“Why do you have baking pans in your car?,” my friend asked me.
She was observing the small metal baking pans tucked in the back pockets of the front seats.
“I couldn’t find plastic trays that fit in the pockets,” I replied.
That really didn’t answer the question, did it? My family used trays to avoid spilling food on the seats or floor of our car when we ate in the vehicle. I looked for plastic trays but they were all too large to fit in the pockets. Small cookie sheets were a good substitute.
During the early days of the pandemic, my husband and I picked up food to eat in our car or bring home. We put many miles on our vehicle during the early months of the pandemic.
We liked to see some other scenery outside of our home. While my husband drove, I arranged the food in their wrappers on our trays.
We found a spot with a small herd of deer, and we visited them regularly. Sometimes the deer walked right up to our parked vehicle. No, the deer didn’t get to sit in the backseat and enjoy a snack on a tray. Our car is too small for that.
Most families had options when many dine-in restaurants closed during the early pandemic. We could have opted for takeout, meal delivery, grocery delivery, or cook-it-yourself meal kits mailed to your home.
When the pandemic began, most restaurants closed for a while. Some restaurants only allowed takeout and others had drive-through windows. Unfortunately, some restaurants closed permanently due to loss of revenue and staffing challenges.
According to the National Restaurant Association, the restaurant industry lost $280 billion in sales during the first 13 months of the pandemic. Millions of workers lost their jobs either temporarily or permanently. Others did not return to food service work.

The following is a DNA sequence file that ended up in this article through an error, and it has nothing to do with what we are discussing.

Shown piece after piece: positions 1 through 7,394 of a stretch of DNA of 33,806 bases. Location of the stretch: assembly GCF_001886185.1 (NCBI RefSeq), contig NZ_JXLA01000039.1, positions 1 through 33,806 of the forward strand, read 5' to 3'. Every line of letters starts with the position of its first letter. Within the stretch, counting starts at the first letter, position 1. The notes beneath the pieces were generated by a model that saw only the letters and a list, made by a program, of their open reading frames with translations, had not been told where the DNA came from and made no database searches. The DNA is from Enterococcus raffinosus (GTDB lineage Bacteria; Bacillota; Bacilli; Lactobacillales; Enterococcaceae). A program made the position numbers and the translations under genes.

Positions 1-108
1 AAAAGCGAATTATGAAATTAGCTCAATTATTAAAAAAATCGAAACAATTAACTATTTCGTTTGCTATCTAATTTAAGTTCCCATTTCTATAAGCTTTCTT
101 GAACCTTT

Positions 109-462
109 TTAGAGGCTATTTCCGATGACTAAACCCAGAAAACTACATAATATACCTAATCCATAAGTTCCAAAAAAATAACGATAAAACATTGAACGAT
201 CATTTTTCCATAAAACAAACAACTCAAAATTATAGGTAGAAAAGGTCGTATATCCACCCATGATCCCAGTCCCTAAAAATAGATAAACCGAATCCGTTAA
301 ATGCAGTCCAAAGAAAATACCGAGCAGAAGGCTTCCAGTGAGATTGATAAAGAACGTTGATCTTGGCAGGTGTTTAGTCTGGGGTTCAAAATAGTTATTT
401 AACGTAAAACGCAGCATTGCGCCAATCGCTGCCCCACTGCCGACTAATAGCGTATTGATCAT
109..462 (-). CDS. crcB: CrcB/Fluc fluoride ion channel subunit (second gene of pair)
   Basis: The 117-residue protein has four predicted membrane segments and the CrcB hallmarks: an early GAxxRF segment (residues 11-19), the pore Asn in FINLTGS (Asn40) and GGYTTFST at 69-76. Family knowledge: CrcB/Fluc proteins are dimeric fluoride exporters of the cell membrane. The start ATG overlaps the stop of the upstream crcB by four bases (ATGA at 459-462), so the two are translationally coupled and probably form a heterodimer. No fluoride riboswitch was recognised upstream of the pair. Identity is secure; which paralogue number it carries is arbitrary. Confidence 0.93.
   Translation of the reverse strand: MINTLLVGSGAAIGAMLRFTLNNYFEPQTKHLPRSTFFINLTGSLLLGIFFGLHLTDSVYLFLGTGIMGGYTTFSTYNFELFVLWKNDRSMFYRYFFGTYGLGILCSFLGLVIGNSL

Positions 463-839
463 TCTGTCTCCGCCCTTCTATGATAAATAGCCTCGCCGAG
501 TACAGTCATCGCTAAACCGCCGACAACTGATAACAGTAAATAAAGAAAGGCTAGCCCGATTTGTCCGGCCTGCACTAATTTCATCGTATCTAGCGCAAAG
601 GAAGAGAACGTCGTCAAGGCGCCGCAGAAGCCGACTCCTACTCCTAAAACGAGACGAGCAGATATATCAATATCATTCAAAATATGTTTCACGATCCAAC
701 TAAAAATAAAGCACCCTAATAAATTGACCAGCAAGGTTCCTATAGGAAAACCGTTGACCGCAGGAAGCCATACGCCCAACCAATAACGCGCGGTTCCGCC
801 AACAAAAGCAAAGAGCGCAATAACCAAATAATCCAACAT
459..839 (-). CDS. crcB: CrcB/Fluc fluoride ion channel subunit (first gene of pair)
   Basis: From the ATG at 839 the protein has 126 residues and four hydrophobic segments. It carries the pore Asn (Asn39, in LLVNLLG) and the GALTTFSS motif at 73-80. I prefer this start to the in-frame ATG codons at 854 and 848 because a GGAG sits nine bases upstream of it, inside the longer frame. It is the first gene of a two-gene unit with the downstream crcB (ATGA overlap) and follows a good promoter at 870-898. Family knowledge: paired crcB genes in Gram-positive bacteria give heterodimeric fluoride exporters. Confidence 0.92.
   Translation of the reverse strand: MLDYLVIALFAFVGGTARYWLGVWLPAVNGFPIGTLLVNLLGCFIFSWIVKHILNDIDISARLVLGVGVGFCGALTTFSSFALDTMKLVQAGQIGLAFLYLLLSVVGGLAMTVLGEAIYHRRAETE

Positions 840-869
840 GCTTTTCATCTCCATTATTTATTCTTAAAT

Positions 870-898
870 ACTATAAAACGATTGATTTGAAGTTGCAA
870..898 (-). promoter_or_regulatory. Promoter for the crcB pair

Life has shifted in many ways during the past two years, including how we obtain our food. Fortunately, the coronavirus is not spread through food, according to the U.S. Food and Drug Administration. The virus primarily spreads through tiny droplets in the air through close contact with people.
Most of us enjoy eating food prepared outside of our home, at least on occasion, and we need to follow safe food handling recommendations. The Partnership for Food Safety Education (PFSE) recently launched Prep Yourself, a national campaign on handling delivered food safely.
Here are some key messages from the campaign for all of us to consider when using food delivery services. Most of these tips apply to take-out food also:
- Before ordering, ask questions. What are the company’s safety standards? How do they respond if the product is delivered at an unsafe temperature or if it appears that tampering has taken place?
- Be sure that someone is home when the food is delivered so the food can be stored properly in the refrigerator. If no one will be home, be sure to establish a safe place that is cool, shaded, and protected from pests.
- Encourage family members and guests to wash their hands for 20 seconds with soap and water before handling and eating food. If soap and water aren’t available, use an alcohol-based hand sanitizer that contains at least 60% alcohol.
- When the food is delivered, the responsibility for safe handling becomes your responsibility. Look for stickers on perishable foods that say “Keep refrigerated” or “Keep frozen” and then follow the recommendations.
- Handle the delivered food safely. If the food is fully cooked, serve it right away or keep it hot in an oven or preheated slow cooker. Cook, refrigerate, or freeze raw foods as soon as possible. Be aware of the “danger zone” (40 °F to 140 °F). Food should be kept cold (below 40 °F) or hot (above 140 °F).
Whether it’s cooked at home or at a restaurant, my family enjoys food from around the world. We love these Slow Cooker Chipotle Carnitas, a typical dish of Mexican cuisine. This recipe includes food safety prompts from the Safe Recipe Style Guide — and it’s downloadable in Spanish language!
“Carnitas” is the Spanish word for “little meats.” Remember to wash hands with soap and water after handling raw meat.
Your family will enjoy this spicy, slightly sweet, and savory dish. Add your favorite fresh toppings, like cilantro, avocado & a squeeze of lime for freshness!
Dr. Julie Garden-Robinson, R.D., L.R.D., is a food and nutrition specialist and professor in the Department of Health, Nutrition and Exercise Sciences at North Dakota State University Extension. She can be reached at email@example.com.
** Reprinted from NDSU Agriculture Communication **